Downshifting on the downhill side is good if done correctly. From a safety standpoint, the more you can slow down without using your brakes, the less likely you are to experience "brake fade". There's a lot of variables, wet/dry road, how steep, speed limit, what's at the bottom, other traffic, etc. Basically start the downhill as slow as you can, ease off the throttle, maybe even use the brakes a bit before you start picking up speed. When it begins to pick up speed, downshift. Don't wait too long to downshift, you want to shift into a reasonable RPM range of the engine, you don't want it screaming at maximum RPM and risking a blown engine. You will probably continue to pick up more speed, start using your brakes to control your speed. Don't let the speed build up, even if traffic behind you gets upset. You may want to apply and release the brakes in a rhythm, say 3 or 4 seconds on, 3 or 4 seconds off. This helps keep them a little cooler. Upshift if the engine revs too high and use more brakes. Keep an eye on the temperature gauge, and note how the brakes feel. Consider pulling off to the shoulder if it is starting to overheat or the brakes are starting to fade. And plan on filling the trailer water tank when you reach your destination rather than hauling a lot of water up and down the hills.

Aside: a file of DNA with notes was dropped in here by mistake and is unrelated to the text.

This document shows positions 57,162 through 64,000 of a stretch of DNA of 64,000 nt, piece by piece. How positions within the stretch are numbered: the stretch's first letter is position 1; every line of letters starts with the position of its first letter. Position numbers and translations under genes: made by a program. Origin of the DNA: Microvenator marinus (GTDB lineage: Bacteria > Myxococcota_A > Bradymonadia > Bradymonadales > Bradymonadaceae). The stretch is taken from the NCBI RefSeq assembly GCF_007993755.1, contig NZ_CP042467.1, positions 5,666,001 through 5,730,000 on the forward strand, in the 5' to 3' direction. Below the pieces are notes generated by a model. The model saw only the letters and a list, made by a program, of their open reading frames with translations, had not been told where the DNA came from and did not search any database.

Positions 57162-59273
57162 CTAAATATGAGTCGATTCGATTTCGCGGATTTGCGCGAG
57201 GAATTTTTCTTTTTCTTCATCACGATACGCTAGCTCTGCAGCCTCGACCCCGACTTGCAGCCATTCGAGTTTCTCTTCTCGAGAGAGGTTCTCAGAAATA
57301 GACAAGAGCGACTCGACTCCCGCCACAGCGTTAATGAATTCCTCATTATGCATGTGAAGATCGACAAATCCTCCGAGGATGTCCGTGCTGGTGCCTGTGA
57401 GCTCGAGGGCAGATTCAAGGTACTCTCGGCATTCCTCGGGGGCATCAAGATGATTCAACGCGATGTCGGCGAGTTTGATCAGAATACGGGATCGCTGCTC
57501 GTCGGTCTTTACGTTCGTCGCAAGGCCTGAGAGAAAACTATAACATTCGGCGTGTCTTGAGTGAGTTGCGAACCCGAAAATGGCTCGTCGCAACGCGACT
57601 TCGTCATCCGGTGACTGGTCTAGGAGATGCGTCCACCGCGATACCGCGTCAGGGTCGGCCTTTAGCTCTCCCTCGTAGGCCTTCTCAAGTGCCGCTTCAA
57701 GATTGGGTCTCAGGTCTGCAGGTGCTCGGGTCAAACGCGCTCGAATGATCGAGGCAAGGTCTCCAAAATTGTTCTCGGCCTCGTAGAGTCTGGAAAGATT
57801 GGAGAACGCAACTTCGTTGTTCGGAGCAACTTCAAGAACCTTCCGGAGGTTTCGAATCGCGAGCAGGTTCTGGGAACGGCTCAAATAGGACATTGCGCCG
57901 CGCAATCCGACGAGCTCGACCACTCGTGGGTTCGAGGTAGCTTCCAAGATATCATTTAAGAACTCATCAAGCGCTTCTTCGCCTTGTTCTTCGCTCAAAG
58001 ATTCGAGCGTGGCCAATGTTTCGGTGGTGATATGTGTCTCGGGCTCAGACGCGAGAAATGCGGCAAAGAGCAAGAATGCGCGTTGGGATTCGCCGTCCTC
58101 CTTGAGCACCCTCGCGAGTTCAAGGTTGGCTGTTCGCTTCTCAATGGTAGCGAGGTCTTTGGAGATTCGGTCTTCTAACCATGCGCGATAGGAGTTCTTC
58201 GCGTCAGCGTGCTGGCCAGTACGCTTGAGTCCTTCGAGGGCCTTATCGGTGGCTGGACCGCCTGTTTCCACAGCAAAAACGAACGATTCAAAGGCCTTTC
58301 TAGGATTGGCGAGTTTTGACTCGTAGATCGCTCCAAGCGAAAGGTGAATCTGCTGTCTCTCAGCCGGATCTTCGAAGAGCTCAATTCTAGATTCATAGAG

I can identify with the questions you're asking because it wasn't that long ago I had the same questions. In Ontario, the maximum grade allowed on a highway is 12%, twice as steep as allowed on interstate highways. There is one stretch along Lake Superior that is about 3 miles downhill with a sharp bend at the bottom and Lake Superior sixty feet below on the other side of the guardrail. White knuckles all the way, but starting slow (40-45 mph) and not letting the speed build up it's no problem.
Chrysler has known for 30 years that people buy their minivans and then tow trailers all over North America with them. Your T/C should handle it very well if it is in good mechanical condition (agree with mickrock's post). Very wise to ask questions first, but listen to what the T/C is telling you, watch your speed, think ahead, and you'll be fine. And you said you worry about driving alone... if that is because of the possibility of breakdowns, look up Coachnet...roadside service specifically for folks with trailers or RV's. Have a great trip!